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Jefferson, Madison, and the Making of the Constitution$
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Jeff Broadwater

Print publication date: 2019

Print ISBN-13: 9781469651019

Published to North Carolina Scholarship Online: May 2020

DOI: 10.5149/northcarolina/9781469651019.001.0001

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PRINTED FROM UNIVERSITY OF NORTH CAROLINA PRESS SCHOLARSHIP ONLINE (www.northcarolina.universitypressscholarship.com). (c) Copyright University of North Carolina Press, 2021. All Rights Reserved. An individual user may print out a PDF of a single chapter of a monograph in NCSO for personal use.date: 17 October 2021

Opposition Enough to Do Good

Opposition Enough to Do Good

1787—1788

Chapter:
(p.154) Seven Opposition Enough to Do Good
Source:
Jefferson, Madison, and the Making of the Constitution
Author(s):

Jeff Broadwater

Publisher:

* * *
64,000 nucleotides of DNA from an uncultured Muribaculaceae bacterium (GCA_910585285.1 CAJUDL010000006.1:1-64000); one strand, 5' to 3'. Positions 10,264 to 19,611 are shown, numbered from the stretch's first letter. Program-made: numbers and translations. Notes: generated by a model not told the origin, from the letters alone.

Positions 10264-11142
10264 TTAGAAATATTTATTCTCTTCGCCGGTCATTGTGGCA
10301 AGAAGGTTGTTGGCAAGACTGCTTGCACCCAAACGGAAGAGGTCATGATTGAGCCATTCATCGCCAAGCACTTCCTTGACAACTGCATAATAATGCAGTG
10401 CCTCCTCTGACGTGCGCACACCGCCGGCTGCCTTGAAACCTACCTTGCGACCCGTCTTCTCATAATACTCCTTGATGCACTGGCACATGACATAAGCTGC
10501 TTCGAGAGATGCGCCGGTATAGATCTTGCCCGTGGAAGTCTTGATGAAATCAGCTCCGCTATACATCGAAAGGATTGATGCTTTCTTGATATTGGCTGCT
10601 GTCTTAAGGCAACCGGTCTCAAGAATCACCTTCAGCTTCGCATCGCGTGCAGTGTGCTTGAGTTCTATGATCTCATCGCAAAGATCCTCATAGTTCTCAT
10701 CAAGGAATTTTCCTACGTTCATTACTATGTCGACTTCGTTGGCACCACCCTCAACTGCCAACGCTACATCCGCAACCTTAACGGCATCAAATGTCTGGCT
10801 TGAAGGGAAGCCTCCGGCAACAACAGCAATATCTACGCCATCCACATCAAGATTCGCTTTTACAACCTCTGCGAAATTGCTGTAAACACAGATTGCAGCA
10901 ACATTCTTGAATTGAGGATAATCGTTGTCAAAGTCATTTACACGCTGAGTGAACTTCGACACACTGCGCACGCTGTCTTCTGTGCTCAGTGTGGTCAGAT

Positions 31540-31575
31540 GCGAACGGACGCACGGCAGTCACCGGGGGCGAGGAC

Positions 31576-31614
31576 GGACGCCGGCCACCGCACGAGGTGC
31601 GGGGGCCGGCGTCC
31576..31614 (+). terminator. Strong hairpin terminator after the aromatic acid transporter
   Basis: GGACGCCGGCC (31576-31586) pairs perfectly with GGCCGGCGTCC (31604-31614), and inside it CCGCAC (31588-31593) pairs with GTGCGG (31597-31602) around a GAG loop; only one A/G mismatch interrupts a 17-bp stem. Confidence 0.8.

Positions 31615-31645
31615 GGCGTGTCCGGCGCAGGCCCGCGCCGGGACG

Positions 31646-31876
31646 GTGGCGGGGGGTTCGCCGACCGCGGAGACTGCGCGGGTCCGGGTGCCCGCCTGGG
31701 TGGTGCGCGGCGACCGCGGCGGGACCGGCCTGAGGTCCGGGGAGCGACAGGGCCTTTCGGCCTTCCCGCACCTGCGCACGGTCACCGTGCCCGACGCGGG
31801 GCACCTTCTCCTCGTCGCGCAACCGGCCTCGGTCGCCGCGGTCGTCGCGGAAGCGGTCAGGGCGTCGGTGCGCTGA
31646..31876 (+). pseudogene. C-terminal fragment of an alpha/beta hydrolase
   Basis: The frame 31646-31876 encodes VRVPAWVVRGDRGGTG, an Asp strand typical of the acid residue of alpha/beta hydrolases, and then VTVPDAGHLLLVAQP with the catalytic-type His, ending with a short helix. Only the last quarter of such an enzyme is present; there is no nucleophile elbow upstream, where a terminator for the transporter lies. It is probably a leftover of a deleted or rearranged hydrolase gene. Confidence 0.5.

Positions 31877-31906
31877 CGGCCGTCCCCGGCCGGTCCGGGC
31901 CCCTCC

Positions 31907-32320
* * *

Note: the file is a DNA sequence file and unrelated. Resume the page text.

University of North Carolina Press
DOI:10.5149/northcarolina/9781469651019.003.0007

In the winter of 1787-1788, Madison was surprised by opposition to the ratification of the Constitution from Anti-Federalists who complained that the Constitution threatened the rights of the states and of individuals by conferring too much power on the central government. Even Jefferson had mixed emotions about the document. His reservations included concerns about the president’s eligibility for reelection and about the absence of a bill of rights. Jefferson proposed that nine states ratify the Constitution--the minimum number needed for it to take effect--and that four states withhold their approval in order to create pressure for amendments. Many of Madison’s twenty-nine Federalist essays addressed issues raised by Jefferson, and they reassured Jefferson on several points. Nevertheless, in order to win ratification of the Constitution in Virginia, its Federalist proponents had to agree to support amendments after the new government began operating, a compromise that Jefferson, who continued to support the addition of a bill of rights, could accept.

Keywords:   ratification, Anti-Federalists, reelection, bill of rights, Federalist

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